Unique Strategy to Enhance Sales Process
Summer is here! In my house, that means home repair — along with trips to the beach and backyard barbecues.
Last weekend, I was fixing my back deck after a long, harsh winter. I made a list of what needed doing — some chores easy, some requiring a bit more expertise than what’s in my wheelhouse. (Hey, I’m a lawyer, not a carpenter!)
Off I went to my local big box hardware store, figuring everything I needed would be under their one big roof. Ugh! I spent over an hour walking up and down the aisles looking for parts and materials. When I finally got the attention of an employee, he didn’t seem to know any more than I did about deck repair.
So, I got in my car and drove to my local hardware store. As soon as I stepped in the door, a clerk came over and asked if I needed help. It quickly became apparent that he had significant DIY experience. Twenty minutes later, I was on my way home with the parts I needed and a good sense of how to get the work done.
All in all, it was a nice reminder that despite the big box store’s relative advantage in pricing, selection, parking, and hours of operation, the little guys excel in customer service. Specifically, by having staff that knows what they’re talking about and consistently provides useful and reliable information.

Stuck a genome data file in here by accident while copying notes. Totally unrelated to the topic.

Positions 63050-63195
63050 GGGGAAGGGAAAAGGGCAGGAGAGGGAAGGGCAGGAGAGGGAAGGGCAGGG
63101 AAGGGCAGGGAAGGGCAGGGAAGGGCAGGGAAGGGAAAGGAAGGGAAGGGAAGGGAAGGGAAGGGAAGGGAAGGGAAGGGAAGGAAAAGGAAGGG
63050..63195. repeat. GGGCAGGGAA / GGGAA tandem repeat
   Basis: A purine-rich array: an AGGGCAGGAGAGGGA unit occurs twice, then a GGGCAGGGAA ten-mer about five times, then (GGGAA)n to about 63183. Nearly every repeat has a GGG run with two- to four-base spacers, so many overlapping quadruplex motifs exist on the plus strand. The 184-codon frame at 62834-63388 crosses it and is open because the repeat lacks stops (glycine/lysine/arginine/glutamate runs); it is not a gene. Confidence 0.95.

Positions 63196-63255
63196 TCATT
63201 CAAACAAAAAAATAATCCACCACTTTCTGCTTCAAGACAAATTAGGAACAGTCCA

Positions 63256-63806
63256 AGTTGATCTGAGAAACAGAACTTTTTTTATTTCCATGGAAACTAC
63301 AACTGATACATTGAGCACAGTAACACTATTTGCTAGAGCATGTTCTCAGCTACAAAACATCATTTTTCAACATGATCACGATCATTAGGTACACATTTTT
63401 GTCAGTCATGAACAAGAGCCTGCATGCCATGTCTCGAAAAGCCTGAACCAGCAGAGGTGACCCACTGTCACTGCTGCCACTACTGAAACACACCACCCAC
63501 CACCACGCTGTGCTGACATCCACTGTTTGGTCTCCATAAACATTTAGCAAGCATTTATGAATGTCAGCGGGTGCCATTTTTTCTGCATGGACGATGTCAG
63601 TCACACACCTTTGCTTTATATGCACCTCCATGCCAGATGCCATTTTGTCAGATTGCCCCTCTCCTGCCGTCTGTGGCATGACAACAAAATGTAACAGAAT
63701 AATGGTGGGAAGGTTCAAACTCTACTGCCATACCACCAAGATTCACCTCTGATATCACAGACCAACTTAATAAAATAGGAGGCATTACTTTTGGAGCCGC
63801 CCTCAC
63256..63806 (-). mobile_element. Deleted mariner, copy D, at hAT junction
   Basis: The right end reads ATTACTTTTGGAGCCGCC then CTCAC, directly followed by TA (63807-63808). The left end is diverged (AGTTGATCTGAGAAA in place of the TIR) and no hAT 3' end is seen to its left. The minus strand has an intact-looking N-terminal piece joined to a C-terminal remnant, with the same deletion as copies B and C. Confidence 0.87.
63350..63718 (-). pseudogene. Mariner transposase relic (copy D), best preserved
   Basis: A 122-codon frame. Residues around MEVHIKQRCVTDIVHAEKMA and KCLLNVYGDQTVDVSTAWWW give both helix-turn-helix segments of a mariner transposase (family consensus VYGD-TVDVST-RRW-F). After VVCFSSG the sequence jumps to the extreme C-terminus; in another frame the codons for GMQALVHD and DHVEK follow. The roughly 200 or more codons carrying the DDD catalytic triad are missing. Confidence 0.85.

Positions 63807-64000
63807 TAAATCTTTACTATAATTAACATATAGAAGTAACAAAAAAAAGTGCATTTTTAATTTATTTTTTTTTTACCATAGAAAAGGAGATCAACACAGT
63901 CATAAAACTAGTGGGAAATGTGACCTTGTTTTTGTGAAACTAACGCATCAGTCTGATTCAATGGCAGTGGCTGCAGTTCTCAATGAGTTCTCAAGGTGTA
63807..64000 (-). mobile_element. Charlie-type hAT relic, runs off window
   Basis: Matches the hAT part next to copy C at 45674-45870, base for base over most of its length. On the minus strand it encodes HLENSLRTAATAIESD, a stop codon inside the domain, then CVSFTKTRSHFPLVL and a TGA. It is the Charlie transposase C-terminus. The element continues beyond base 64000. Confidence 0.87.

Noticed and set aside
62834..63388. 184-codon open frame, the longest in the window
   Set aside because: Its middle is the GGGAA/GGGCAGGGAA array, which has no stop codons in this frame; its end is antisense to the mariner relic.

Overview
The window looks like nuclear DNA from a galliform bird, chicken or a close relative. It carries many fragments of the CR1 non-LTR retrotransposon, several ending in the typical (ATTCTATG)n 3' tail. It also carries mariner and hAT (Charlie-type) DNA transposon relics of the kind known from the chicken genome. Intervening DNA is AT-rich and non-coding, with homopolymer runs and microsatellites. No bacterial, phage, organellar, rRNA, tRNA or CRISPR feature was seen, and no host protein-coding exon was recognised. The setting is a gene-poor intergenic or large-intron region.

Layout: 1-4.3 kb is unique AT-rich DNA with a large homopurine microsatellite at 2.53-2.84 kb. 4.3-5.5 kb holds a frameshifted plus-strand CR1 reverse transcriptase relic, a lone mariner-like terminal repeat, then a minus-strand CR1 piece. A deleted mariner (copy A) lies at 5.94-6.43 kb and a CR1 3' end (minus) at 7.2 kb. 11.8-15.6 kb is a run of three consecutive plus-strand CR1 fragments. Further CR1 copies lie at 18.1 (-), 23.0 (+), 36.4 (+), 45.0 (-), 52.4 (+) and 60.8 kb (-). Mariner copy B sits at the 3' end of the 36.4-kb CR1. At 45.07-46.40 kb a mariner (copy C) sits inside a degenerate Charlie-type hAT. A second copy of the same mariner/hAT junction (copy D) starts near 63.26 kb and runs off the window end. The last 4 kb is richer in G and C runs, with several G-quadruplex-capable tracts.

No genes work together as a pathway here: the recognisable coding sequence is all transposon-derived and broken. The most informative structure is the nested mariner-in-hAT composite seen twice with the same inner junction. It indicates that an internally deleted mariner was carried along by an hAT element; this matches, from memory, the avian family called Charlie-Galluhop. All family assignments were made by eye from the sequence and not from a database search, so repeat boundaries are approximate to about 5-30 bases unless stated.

When it comes to negotiating contracts and closing sales, your legal counsel can play the same role. By acting as a source of useful and trusted information, your legal advisor can help you get the deal done faster and better. Indeed, a unique strategy involves…
Building Trust by Engaging Your Legal Counsel Early
Today’s business landscape is complex; trust is an especially critical component of any successful sales relationship.
To establish this trust and build lasting partnerships with customers, your salespeople should make a practice of involving legal counsel very early in the sales process. Maybe I’m a little biased, but your counsel’s unique expertise and perspective will smooth the bumps and (typically) reduce the time to close. Here’s how…
#1. Addressing Customer Needs and Pain Points Early
Frequently, a vendor’s sales team doesn’t become fully aware of customer needs and pain points until the contract negotiation process begins — i.e., when material details are finally “put to paper.” By bringing legal experts in early, specific needs are identified and insights are gained regarding industry-specific challenges.
At that early point, legal counsel can serve as a valuable resource to drill down on specific requirements and hurdles — that will enable counsel to connect each party’s relevant team members or to provide creative solutions — ultimately decreasing the likelihood that deal-breaking roadblocks may arise late in the sales process.
For example, I’ve participated in transactions where security-related requirements weren’t fully identified until late in the sales process. By assisting my client in identifying these issues early on, I’ve been able to pull in and connect the right people and facilitate resolution of the issues in a timely manner.
#2. Providing Quick Follow-Up and Resolution